Common Mudpuppy (Necturus m. maculosus)
Mudpuppies are large aquatic salamanders that can reach 17 inches in length. Dorsal coloration varies from rusty brown to bluish black with numerous irregular dark spots. Dark stripes on each side of the head extend from the nostrils through the eyes. They are the only salamanders in West Virginia that have conspicuous external gills throughout life. Four toes on the hind feet (Four-toed Salamanders are the only other salamander in West Virginia to have this characteristic) and a compressed tail with a strong dorsal keel are other obvious distinguishing characteristics.
Mudpuppies live in streams and impoundments where they hide under rocks and debris and in furrows or under bank overhangs during the day. They become active at night when they forage for food items such as crayfish, small fishes, amphibians, mollusks, worms, and aquatic insects. Mudpuppies are active throughout the year.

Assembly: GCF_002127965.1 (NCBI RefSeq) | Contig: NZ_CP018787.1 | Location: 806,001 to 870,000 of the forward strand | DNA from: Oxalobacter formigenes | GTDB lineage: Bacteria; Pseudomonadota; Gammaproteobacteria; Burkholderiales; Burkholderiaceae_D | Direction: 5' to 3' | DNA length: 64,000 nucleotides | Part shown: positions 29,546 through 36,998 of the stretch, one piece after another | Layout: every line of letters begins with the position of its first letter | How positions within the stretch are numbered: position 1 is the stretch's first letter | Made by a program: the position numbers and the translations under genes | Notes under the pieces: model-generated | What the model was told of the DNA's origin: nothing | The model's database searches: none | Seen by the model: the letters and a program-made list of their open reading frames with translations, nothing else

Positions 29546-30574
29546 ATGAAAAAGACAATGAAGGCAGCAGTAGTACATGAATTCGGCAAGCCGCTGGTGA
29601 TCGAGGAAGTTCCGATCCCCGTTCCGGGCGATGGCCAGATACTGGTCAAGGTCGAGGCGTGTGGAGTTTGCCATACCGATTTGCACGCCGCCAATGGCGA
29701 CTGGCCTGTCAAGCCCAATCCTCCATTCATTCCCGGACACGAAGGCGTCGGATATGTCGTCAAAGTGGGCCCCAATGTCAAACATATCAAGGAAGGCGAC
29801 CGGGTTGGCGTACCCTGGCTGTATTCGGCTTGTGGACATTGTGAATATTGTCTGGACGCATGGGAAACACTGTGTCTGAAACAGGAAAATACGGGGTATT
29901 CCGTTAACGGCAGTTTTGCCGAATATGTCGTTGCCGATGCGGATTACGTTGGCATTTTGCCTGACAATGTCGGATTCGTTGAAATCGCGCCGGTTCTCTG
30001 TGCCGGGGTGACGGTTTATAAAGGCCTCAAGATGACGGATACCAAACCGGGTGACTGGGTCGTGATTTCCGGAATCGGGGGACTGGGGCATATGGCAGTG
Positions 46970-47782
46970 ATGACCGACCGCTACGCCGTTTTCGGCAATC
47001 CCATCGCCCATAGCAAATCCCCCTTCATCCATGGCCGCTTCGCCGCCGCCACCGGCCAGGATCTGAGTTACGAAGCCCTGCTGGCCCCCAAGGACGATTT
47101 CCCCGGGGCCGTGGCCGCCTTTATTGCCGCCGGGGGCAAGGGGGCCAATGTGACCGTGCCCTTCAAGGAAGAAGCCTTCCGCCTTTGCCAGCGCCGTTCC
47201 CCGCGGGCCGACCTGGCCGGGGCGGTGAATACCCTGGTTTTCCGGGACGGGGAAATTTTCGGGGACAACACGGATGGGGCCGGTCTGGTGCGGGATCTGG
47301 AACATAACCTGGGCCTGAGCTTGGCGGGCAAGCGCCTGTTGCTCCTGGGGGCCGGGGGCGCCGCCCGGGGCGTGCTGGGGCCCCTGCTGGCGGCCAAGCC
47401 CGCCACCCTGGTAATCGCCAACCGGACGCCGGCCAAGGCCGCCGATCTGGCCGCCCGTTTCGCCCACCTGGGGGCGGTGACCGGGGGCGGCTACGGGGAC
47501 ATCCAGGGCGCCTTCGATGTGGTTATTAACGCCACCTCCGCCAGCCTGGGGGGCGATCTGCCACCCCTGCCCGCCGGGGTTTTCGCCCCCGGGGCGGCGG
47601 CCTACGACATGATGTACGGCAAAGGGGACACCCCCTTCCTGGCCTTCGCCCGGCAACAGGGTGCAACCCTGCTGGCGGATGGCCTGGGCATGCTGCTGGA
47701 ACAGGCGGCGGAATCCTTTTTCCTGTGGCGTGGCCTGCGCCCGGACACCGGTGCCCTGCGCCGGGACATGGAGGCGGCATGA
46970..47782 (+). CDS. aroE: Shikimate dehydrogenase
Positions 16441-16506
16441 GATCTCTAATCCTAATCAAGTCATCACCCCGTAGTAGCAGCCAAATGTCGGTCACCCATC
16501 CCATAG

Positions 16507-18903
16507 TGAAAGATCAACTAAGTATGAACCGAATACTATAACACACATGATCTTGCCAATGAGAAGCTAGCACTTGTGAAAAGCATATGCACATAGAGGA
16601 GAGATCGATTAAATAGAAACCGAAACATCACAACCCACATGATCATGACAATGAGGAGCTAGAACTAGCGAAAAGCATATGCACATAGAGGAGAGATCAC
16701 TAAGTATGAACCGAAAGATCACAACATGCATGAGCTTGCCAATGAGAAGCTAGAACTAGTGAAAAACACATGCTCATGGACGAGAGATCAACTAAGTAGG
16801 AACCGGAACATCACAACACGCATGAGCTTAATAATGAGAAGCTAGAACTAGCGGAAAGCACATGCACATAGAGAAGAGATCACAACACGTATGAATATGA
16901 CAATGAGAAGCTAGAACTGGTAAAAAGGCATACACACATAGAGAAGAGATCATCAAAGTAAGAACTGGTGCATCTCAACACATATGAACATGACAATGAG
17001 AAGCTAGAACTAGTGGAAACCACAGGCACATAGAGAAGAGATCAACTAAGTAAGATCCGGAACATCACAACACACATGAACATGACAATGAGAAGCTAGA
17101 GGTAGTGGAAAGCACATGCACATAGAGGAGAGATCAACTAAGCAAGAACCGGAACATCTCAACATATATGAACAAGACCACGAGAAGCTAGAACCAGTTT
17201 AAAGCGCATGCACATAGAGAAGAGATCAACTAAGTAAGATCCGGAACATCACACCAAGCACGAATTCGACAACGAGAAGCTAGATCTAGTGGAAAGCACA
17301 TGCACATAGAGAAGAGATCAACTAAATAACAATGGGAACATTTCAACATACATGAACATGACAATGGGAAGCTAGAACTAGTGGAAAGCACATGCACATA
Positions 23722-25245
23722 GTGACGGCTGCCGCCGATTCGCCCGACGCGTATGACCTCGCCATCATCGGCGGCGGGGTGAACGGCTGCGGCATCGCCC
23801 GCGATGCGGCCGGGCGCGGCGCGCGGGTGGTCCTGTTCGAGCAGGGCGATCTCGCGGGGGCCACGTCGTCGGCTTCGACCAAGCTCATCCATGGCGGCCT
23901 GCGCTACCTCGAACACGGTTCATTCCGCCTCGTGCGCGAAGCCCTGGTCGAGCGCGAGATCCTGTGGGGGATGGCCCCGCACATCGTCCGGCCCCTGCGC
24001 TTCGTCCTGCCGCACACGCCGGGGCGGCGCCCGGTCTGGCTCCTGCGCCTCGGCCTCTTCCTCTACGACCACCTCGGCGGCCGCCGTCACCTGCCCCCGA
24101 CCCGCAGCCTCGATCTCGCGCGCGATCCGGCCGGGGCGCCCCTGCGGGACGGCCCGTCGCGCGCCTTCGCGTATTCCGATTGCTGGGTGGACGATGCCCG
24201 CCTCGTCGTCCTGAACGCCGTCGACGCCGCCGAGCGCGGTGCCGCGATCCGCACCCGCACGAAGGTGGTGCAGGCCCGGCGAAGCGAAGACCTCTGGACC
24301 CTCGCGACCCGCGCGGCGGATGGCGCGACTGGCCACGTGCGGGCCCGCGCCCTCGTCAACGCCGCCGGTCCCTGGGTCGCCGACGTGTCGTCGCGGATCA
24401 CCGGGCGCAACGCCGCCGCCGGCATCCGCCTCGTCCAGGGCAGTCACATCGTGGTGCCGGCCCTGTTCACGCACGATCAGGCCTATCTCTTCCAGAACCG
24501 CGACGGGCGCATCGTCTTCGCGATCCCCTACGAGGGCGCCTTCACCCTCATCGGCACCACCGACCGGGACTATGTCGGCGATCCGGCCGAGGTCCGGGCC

Mating occurs in the autumn and eggs are deposited on the underside of cover objects in early spring. Females remain with the eggs until they hatch, which takes approximately 50 days. Sexual maturity is reached by the end of the fifth or sixth year.
Like hellbenders, mudpuppies are harmless and should be released if caught while fishing.
Mudpuppies probably occur throughout West Virginia but most known locations are in the Allegheny Plateau.